The Dallas commercial real estate market may not be as healthy as some fluffers would have us believe. The other night, Tina Brown told a packed audience at SMU’s Tate Lecture Series that every business is struggling today — struggling to stay afloat, struggling to figure out the new world of marketing via web and social media, struggling to figure out where the next big thing is going to be or even if there IS a next big thing on the 9% unemployment horizon. Case in point: Metropolitan Real Estate Investors LLC is struggling to keep up with their $180 million loan on Comerica Bank Tower in Dallas. Their account has been transferred to a special servicer due to a risk of default, according to Fitch Ratings and as reported in the Wall Street Journal.
Now LA-based Metropolitan has the honor of being one of the largest, most highest-profile commercial real estate assets in North Texas to be “in trouble”. And at 1.5 million square feet, it’s a doozy.
Metropolitan Real Estate Investors LLC bought the third tallest tower in Dallas in 2006 for a hefty $216 million. All you have to do is see “2006″ to know they paid peak price. The trophy granite high-rise was designed by architect Philip Johnson and his former partner, John Burgee, and was built in 1987. According to the Journal, Metropolitan got a hefty $180 million mortgage, which they’ve been able to shoulder until now. But here’s the trouble on the horizon: a major tenant is not renewing its lease. That tenant would be Energy Future Holdings, which holds a lease until Sept. 14. Energy Future Holdings currently subleases its space to TM Advertising, who, according to the Dallas Morning News is giving a hand to Victory by moving down there. Probably got a better deal, too. TM has 200 employees.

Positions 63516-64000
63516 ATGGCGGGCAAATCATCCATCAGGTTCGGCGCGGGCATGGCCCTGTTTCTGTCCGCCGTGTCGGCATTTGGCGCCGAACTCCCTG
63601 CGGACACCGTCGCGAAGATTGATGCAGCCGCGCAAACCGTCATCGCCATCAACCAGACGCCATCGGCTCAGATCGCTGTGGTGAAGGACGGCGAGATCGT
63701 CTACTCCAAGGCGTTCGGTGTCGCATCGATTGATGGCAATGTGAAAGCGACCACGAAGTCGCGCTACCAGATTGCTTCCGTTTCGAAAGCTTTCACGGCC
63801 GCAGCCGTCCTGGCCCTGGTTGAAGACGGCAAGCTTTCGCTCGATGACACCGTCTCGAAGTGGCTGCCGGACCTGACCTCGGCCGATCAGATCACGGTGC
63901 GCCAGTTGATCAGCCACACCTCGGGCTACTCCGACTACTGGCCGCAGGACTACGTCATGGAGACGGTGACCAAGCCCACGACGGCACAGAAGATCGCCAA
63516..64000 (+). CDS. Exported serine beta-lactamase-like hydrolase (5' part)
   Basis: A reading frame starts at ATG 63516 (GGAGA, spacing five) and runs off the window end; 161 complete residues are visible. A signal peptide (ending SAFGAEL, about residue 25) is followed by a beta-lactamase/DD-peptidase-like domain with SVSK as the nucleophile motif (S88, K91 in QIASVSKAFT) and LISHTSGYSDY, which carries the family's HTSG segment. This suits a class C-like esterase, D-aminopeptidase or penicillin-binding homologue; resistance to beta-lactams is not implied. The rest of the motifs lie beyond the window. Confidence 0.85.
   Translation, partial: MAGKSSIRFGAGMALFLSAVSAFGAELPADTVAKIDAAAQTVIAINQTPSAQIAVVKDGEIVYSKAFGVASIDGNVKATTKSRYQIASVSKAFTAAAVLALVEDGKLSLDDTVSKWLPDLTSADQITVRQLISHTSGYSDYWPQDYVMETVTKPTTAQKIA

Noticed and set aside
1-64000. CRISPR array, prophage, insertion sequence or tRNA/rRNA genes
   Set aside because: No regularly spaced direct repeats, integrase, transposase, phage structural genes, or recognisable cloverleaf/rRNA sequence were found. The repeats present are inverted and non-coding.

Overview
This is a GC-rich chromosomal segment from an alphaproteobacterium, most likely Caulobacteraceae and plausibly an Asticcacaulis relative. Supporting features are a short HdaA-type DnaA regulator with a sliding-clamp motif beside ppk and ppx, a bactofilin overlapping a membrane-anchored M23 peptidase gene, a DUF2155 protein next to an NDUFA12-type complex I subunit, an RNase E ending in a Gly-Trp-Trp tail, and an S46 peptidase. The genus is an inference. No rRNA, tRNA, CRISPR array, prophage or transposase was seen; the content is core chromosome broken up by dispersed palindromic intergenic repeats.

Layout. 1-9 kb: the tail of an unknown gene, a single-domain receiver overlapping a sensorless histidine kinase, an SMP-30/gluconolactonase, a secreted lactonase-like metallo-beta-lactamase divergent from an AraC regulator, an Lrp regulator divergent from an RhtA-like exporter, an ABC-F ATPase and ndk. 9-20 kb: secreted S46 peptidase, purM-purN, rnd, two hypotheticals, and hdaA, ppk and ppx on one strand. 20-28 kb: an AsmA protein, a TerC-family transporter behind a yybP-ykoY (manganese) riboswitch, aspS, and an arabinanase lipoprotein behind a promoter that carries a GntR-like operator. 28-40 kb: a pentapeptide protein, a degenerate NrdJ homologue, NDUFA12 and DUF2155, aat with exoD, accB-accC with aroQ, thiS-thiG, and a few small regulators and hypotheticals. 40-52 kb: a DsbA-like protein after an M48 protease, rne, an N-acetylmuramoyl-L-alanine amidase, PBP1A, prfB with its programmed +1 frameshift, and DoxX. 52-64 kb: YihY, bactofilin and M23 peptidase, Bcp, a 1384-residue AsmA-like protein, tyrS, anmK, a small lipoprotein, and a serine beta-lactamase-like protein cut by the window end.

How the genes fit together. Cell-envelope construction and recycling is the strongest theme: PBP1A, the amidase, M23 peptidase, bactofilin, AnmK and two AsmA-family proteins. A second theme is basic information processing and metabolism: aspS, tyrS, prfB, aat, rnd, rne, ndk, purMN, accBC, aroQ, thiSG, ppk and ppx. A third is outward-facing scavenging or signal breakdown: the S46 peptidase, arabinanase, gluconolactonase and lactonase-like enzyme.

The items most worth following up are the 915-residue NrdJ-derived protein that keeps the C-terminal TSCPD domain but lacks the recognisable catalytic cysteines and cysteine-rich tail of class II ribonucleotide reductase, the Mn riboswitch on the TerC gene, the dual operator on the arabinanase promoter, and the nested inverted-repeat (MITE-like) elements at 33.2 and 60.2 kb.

So that leaves Metropolitan with no choice but to modify its loan, which matures in 2017. And here we fall into the Russian Roulette of real estate financing these days. The banks are trying to shed loans, not take on new and certainly do not want to re-negotiate to lower terms. Their goal is to increase reserves, not decrease, without getting the Feds on their case. So there you have it — a mess.
Reports indicate that Metropolitan’s net income in the Tower is short about 3 million.
The news even surprised George Roddy, president of Addison-based Foreclosure Listing Service. Roddy told the Dallas Morning News:
“I don’t think you can say that it means much of anything except for the fact that the commercial market has experienced a sluggishness in the last year or two,” he said. “Foreclosures have been up in the last year or two, and while they may have been leveling off, it doesn’t mean we’re out of the woods as it relates to commercial real estate.”
Commercial real estate foreclosure filings have been falling, down 3 percent from a year ago for the first five months of 2011. Compare that to a whopping 63 percent gain in the first five months of 2010. But we are in no way out of the woods, yet.
In 2007, Comerica Inc. relocated its corporate headquarters from Detroit to Dallas and Comerica occupies the first five floors of the 60-story granite skyscraper, hence the name change to the “Comerica Building.” It was originally called Bank One Center until JPMorgan Chase acquired the Bank One Corporation in 2004, then it was called Chase Center until Comerica came to town.